European plum types


Okay,thanks Stan.I see where the mix up came from and should have entered more information,as to the source.
It came from this page, and from checking at the top,I thought the photos correlated with the description,by being at the bottom of each.With Peters just below Pearl,it looks like there is no photo for


Yep, the picture is near the name of the plum, not at the bottom of the article. The name of the plum is in the link name:
However, the picture of Pearl is missing (error 404). I have the pictures in an electronic copy of the book, so I copied from there.


Reading Burbank’s description, mine sounded like Pearl plum. Tomorrow, I will get a pic the leaves.

My pearl set fruit singly, not in a cluster.


Same with


The green bavays when going a bit over ripe turn yellow-orange, mine did.


I have Bavay. This Pearl is about the same size as Bavay but Bavay’s color is not bright orange like this one.


Here are the leaves.

1st pic, front and back of Pearl leaves with the last overripe fruit.
The small leaf on the right was a mirabelle’s leaf.

These are leaves and fruit. From left to right:
mirabelle, Parfume de Septembre, Pearl and Coe’s Golden Drop (early drop so it has not turned gold).


I am interested in adding another mirabelle plum tree for fresh eating (not cooking). I have Parfume de September and de Nancy.

I’d like to ask those of you who grow Reine de Mirabelle and Geneva Mirabelle.
Do you like them?
What are pros and cons?
When those varieties tipen for you?

@scottfsmith, @ztom, @BobVance, @mrsg47, et al.


Nancy is the best for fresh eating. There are German mirabelles that I have tasted and are very good, but will have to get the names for you. I have never seen a Geneva mirabelle here.


I think you’ve seen my comments on Geneva Mirabelle. They get quite sweet, are free stone, flavor isn’t very complex. Mine don’t crack. They ripened mid to late August here. Maybe a week or so later than the Green Gage they are grafted to.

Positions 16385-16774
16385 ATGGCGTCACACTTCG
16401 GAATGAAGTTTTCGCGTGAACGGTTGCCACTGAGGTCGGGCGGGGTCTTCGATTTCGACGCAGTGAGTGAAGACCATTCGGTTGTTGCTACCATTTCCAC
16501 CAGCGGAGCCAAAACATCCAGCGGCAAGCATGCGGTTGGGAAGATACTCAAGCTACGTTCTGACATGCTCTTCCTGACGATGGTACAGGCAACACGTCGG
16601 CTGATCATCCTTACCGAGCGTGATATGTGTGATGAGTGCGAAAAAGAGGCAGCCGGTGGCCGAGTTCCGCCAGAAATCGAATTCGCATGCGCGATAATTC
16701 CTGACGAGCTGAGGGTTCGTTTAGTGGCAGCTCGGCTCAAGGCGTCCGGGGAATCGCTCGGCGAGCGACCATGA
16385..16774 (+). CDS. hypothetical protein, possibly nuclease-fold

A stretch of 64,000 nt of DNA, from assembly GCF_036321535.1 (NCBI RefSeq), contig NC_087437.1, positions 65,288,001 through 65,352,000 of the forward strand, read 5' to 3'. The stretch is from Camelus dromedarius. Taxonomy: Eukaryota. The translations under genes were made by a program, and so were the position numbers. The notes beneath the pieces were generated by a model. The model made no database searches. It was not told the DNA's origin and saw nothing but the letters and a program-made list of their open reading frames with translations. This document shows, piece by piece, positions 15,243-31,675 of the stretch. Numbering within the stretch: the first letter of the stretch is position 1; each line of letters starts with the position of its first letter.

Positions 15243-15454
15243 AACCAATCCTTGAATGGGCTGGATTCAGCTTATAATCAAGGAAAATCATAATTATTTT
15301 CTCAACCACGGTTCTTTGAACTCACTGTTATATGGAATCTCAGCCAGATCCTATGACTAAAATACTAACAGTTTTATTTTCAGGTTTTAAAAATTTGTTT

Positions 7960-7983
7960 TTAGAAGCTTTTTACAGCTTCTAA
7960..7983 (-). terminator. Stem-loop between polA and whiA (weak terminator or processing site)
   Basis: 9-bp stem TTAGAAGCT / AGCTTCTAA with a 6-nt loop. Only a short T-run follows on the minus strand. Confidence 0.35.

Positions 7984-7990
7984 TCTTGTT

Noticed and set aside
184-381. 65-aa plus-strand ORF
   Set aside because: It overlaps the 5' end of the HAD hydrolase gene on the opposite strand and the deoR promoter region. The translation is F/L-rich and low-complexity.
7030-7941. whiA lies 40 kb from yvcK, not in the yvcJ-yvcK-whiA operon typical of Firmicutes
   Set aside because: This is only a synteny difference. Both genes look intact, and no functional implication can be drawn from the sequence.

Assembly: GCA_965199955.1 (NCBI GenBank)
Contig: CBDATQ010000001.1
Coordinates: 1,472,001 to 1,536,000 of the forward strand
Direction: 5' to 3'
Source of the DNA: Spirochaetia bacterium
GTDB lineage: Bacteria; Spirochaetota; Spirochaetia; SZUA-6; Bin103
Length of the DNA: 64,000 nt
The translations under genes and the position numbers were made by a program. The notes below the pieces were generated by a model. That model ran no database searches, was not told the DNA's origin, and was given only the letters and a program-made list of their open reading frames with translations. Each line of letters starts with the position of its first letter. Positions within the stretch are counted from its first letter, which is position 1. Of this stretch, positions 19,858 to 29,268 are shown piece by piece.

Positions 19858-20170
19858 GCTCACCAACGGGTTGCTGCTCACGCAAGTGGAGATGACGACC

I assume Geneva is an American selection from Geneva, New York.


These are my Stanley plums. They are okay, not like the Methley plums we had earlier in the summer.

I’m going to dry them and make prunes.


I have that feeling!


They make wonderful prunes


I’d started drying my Brooks plums now for prunes, but I’m going to wait til they ripen further off the tree - the flavor improves intensely.

Of course it would be nice to let them ripen ON the tree, but … squirrels


The prunes. Kids don’t like them because of the texture but my wife and I find them delicious.


That’s how I do mine- halving them


Here is a question for those of you in the North. What plums do well for you? I have black ice, Waneta, superior, pipestone, La Crescent, Alderman, Toka, Mt. Royal, and a Kahinta graft. Yield has been very sparse on all, with Waneta being the most successful. I also planted some wild plums to see if they would help with pollination, but they haven’t blossomed yet. I get a few plums for fresh eating, but not enough to preserve. Most of my trees are 6 to 12 years old. They are in rather sandy, dry soil, so that is probably a factor. My grafting attempts haven’t been very successful, either. Any recommendations for Minneapolis area?


One of the best Euro plums 8 have had. It is supposed to be Valor from ACN ( via @BobVance).

@alan insisted it is not Valor. Whatever it is, it is an excellent plum with sweet, plumy taste. I like with soft texture but my hubby prefers when it is firmer.

Brix is between 22-28 even when we had more rain these past several weeks.

It has produced excellent plums for me 3 years in a row.

I should have clarified. The 2nd pic were two varieties of plums.
The top row, round plums were Valor. Very sweet.
The bottom row oval plum were Castleton. Not as sweet.


Its a beautiful plum!